There are many signature BMW design elements
by which you can easily identify a BMW by - kidney grilles, short overhangs, and the classic Hofmeister kink (the counter sweeping 'kink' at the corner of the rear windows).
Named after former BMW Design Director Wilhelm Hofmeister, the Hofmeister kink is described by BMW as giving the window outline a forward thrust while accentuating a further BMW hallmark: rear-wheel drive. It was introduced in 1961 on the BMW 1500. Some would not think that such a simple styling decision would have such wide influence on the history of automotive design, but it has.
As with all great designs, it's been emulated much over the years by other manufacturers. As the NY Times
points out, this was never more evident than at the just concluded NY International Auto Show where some variation of the Hofmeister kink was always in sight. "Nearly all of the four-door cars that made their debuts had rakish roof profiles requiring swept-back C pillars and a sleeker adaptation of the venerable kink."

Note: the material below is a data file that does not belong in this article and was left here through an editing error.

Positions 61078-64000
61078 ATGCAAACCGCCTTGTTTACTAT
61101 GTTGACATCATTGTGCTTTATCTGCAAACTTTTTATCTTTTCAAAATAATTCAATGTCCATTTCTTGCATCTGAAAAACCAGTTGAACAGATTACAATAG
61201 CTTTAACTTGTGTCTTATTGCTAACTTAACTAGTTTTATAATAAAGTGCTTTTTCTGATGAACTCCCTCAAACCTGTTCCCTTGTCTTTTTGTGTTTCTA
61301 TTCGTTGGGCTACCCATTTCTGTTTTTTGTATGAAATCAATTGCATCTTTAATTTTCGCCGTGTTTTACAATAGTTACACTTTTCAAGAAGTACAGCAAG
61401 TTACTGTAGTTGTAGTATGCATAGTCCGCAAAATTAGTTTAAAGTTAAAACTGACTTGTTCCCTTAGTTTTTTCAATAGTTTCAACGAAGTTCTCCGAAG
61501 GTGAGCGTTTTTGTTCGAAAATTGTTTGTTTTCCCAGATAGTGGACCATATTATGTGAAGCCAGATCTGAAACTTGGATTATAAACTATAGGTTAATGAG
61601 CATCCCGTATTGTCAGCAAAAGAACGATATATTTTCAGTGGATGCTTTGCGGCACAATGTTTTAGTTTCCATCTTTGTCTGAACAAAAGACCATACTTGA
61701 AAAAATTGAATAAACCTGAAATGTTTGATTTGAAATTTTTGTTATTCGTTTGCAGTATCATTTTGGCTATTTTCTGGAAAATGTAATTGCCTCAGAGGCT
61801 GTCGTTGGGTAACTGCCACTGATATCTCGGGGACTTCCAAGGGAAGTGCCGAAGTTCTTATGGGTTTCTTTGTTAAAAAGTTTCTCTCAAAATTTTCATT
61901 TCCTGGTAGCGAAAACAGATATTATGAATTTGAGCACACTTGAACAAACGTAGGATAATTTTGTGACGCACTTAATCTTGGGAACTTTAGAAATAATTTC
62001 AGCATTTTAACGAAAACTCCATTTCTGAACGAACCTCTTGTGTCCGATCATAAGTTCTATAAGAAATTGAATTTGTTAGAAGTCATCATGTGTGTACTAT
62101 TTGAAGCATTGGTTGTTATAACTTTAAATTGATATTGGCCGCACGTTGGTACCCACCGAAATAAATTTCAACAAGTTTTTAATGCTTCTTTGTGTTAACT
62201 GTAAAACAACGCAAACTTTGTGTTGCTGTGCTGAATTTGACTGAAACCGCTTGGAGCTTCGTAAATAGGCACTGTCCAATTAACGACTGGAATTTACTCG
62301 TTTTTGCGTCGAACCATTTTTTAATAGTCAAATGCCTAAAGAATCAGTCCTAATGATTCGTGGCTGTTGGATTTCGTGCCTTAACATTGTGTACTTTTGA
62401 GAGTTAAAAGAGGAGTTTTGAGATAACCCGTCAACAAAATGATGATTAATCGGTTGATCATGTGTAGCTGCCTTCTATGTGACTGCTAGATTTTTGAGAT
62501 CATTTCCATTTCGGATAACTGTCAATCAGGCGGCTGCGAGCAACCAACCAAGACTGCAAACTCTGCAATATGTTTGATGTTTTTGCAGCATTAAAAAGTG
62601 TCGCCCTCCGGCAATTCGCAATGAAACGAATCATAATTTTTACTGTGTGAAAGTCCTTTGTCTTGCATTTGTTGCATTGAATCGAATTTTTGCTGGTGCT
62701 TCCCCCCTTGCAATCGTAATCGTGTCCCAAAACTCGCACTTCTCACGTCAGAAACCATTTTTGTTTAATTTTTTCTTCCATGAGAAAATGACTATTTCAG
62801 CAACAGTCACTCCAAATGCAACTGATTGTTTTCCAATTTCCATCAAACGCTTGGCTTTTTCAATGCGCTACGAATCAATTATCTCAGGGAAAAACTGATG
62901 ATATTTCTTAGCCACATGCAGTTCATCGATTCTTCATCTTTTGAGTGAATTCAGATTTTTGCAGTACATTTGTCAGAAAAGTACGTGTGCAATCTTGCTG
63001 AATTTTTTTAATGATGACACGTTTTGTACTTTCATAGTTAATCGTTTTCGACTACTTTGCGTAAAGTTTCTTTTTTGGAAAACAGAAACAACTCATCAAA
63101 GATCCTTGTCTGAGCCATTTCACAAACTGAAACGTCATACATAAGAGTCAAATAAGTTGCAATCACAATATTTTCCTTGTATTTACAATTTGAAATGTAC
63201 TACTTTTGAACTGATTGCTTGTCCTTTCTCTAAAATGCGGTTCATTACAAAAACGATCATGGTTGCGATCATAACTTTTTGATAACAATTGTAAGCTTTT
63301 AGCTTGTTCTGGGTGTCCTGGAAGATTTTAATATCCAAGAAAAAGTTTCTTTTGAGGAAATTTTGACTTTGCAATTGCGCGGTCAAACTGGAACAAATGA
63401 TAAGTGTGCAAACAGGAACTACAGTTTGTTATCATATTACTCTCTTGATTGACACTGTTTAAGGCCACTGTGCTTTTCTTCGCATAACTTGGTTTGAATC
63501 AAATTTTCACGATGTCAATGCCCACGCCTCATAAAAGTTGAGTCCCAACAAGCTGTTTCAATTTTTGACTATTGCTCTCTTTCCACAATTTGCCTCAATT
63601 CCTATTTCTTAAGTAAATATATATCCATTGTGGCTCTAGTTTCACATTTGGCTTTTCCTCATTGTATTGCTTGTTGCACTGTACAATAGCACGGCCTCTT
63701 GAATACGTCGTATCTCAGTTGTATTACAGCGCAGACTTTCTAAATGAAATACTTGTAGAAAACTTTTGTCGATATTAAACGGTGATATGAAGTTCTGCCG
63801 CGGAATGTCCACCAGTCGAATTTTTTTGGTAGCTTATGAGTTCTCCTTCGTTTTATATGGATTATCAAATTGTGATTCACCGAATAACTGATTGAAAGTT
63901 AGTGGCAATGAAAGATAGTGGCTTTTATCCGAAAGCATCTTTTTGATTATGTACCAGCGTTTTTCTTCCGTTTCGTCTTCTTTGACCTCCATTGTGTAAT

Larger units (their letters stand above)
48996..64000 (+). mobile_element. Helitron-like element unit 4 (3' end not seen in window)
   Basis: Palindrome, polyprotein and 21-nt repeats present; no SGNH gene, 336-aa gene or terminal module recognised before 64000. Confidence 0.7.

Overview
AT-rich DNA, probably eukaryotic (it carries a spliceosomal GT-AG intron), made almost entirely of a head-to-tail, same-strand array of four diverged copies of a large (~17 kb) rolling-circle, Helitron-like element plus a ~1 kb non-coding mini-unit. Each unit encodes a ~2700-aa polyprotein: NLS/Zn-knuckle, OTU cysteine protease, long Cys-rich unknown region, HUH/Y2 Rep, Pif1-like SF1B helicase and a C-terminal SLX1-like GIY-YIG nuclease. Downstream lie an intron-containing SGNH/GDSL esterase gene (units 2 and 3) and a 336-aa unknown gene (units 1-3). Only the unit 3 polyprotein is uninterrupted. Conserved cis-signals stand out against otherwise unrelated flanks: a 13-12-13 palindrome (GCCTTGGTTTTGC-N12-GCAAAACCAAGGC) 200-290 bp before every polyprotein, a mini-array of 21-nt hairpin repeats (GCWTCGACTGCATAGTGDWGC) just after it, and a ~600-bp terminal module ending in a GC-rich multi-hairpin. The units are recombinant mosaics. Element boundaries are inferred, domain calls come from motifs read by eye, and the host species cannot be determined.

Why has the kink been so popular? According to the author it's "Because the pillar treatment heavily influences the overall shape of a carís windows ó an important trait that designers call the "daylight opening" ó these kinks can accentuate the horizontal, making cars seem longer. And when framed in chrome, as they increasingly are, they can give a premium appearance even to workaday mass-market sedans."
Here's a look at some of the Hofmeister kink inspired C-pillars on other manufacturer's cars from the NYIAS.
2013 Lexus ES
2012 Hyundai Azera
2013 Nissan Altima
2014 Chevy Impala
2012 Audi A7